How much do progressives hate taxpayers and Proposition 13?

Last week’s column was entitled, “Legislative session ends with declaration of war on taxpayers.” The war has now gone nuclear. Governor Gavin Newsom and the Legislature just filed a lawsuit, directly in the California Supreme Court, seeking to have the Taxpayer Protection and Government Accountability Act removed from the November 2024 ballot before voters get a chance to approve it.

The Taxpayer Protection and Government Accountability Act (TPA) was written to restore key provisions of a series of voter-approved ballot measures that gave taxpayers, not politicians, more say over when and how new tax revenue is raised. Over the past decade, the California courts have created massive loopholes and confusion in long-established tax law and policy. TPA closes those loopholes and provides new safeguards to increase accountability and transparency over how politicians spend our tax dollars.

After more than a million Californians signed petitions to successfully put TPA on the November 2024 ballot, government officials started talking about this popular taxpayer-protection measure as if it was going to end Western Civilization.

First, the League of California Cities, which never met a tax that it didn’t like, disseminated a “Special Release” claiming TPA somehow restricts the right to vote on tax measures. This was absurd as the whole point of Proposition 13, Proposition 218, and now TPA, was to guarantee the right to vote on taxes.

Proposition 13 requires that a local special tax (meaning for a specific purpose) must receive a two-thirds vote of the electorate in order to pass. In 2017, this clear requirement was weakened by ambiguity in the California Supreme Court’s infamous Upland decision, which has been interpreted to allow special taxes to pass with only 50% plus one vote if the tax was put on the ballot by a “citizens’ initiative.” This has enabled special interests to write their own tax increases, direct the money to themselves, and get these self-serving measures passed with only a simple majority vote. TPA restores the two-thirds vote requirement and closes this costly loophole.

The second attack against the Taxpayer Protection Act was launched by the California Legislature with a late-session gut-and-amend that became Assembly Constitutional Amendment 13. This measure was a cynical attempt to derail TPA by changing the rules for passing certain kinds of constitutional amendments — specifically, initiatives that protect taxpayers by requiring a two-thirds vote to raise taxes.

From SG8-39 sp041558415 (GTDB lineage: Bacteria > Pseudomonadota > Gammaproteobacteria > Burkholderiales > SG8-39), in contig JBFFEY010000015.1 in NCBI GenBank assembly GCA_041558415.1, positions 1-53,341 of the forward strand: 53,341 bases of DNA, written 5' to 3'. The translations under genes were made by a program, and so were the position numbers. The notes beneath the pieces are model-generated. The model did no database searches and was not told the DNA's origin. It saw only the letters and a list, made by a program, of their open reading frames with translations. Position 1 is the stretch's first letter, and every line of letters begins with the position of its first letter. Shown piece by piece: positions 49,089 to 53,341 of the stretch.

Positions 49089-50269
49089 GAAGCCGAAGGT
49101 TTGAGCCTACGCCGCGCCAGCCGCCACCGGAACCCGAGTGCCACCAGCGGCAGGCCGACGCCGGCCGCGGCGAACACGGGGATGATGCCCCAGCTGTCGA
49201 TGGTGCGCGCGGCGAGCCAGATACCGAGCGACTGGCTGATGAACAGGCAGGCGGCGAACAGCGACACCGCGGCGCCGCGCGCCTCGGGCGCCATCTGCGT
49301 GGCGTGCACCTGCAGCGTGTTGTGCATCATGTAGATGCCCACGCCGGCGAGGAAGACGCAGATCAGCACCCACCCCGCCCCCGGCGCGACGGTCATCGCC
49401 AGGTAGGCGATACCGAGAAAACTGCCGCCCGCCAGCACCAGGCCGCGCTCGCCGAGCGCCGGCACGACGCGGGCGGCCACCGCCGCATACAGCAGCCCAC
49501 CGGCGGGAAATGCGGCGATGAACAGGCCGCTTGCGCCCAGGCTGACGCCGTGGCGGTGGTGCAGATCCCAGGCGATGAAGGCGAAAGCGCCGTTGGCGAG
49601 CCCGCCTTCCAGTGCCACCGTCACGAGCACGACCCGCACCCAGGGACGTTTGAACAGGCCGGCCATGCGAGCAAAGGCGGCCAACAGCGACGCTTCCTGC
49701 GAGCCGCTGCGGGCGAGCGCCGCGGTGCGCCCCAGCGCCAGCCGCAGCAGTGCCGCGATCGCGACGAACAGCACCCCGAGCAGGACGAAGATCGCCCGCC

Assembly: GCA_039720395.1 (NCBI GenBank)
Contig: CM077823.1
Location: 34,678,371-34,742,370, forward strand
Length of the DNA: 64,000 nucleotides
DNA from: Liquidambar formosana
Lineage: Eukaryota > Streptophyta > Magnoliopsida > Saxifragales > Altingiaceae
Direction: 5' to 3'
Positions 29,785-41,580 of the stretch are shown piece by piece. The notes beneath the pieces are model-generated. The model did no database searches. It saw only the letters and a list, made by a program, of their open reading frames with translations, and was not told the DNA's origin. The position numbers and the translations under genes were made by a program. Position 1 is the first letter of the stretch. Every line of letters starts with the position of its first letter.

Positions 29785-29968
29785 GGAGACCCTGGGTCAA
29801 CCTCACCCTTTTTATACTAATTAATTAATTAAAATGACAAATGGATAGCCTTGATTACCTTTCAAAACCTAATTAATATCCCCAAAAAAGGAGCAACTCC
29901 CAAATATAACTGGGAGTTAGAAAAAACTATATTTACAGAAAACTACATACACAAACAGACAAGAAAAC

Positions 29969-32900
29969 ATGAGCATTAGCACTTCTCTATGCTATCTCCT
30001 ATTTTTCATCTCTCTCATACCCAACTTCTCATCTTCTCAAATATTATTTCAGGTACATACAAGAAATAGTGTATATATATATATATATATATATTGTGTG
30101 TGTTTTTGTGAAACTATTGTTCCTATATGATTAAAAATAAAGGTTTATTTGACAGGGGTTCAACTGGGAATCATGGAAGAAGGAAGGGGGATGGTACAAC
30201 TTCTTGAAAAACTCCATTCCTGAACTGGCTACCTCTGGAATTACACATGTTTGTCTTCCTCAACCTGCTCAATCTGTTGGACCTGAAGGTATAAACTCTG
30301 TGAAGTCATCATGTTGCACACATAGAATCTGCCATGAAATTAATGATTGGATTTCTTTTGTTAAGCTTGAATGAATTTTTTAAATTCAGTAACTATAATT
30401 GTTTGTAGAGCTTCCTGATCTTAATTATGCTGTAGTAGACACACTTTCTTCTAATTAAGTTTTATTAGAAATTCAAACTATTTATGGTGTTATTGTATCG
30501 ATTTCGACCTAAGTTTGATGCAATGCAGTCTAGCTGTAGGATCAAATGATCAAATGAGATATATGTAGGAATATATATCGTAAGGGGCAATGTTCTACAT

If ACA 13 is enacted, TPA itself would require a two-thirds vote of the statewide electorate to pass, instead of a simple majority. It would be the first and only constitutional amendment in the history of the state that would be required to reach two-thirds voter approval. Supporters of ACA 13 insist it’s unfair for an amendment (like Prop. 13, for example) to pass with a simple majority if it imposes a higher threshold for passing something else. This argument is at odds with history. In 1879 the Legislature wrote a constitution that required a two-thirds vote to approve bonded indebtedness, then approved the constitution by a simple majority vote. That has always been the law in California.

Perhaps ACA 13, which would have to go on the ballot for voter approval, wasn’t looking like a winning strategy for the tax-and-spend crowd, because on Tuesday, the governor and the Legislature filed their lawsuit to try to knock TPA off the ballot before the election.

This outrageous attempt to block voter approval of TPA may backfire. Now voters will hear even more about the measure’s key provisions, such as requiring all new state taxes passed by the Legislature to go on the ballot for voter approval. Voters will be happy to hear that TPA restores the two-thirds vote threshold for local special taxes, and that it clears up muddy definitions that allow taxes to be mislabeled as “fees.” Voters will also like TPA’s transparency requirement that ballot labels must not only state clearly that a tax increase is a tax increase, but also disclose how the money will be spent.

By filing a “pre-election challenge” to TPA, big spending politicians have revealed themselves as being panicked that it will pass. Polling – both private and public – shows that Californians have about had it with higher taxes, especially when those higher taxes are not accompanied by more or improved levels of public services.

The fight over TPA is the latest battle in a 45-year war over whether it will – or will not – be easier to raise your taxes. Assuming that the Supreme Court rejects the effort to take the Taxpayer Protection Act off the ballot, there will be, in the words of Ronald Reagan, “a time for choosing.”

Jon Coupal is president of the Howard Jarvis Taxpayers Association.